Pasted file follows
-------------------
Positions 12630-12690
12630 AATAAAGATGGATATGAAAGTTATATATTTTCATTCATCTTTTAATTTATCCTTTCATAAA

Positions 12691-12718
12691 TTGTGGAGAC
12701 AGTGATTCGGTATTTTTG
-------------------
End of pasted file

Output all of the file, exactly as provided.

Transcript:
Positions 12630-12690
12630 AATAAAGATGGATATGAAAGTTATATATTTTCATTCATCTTTTAATTTATCCTTTCATAAA

Positions 12691-12718
12691 TTGTGGAGAC
12701 AGTGATTCGGTATTTTTG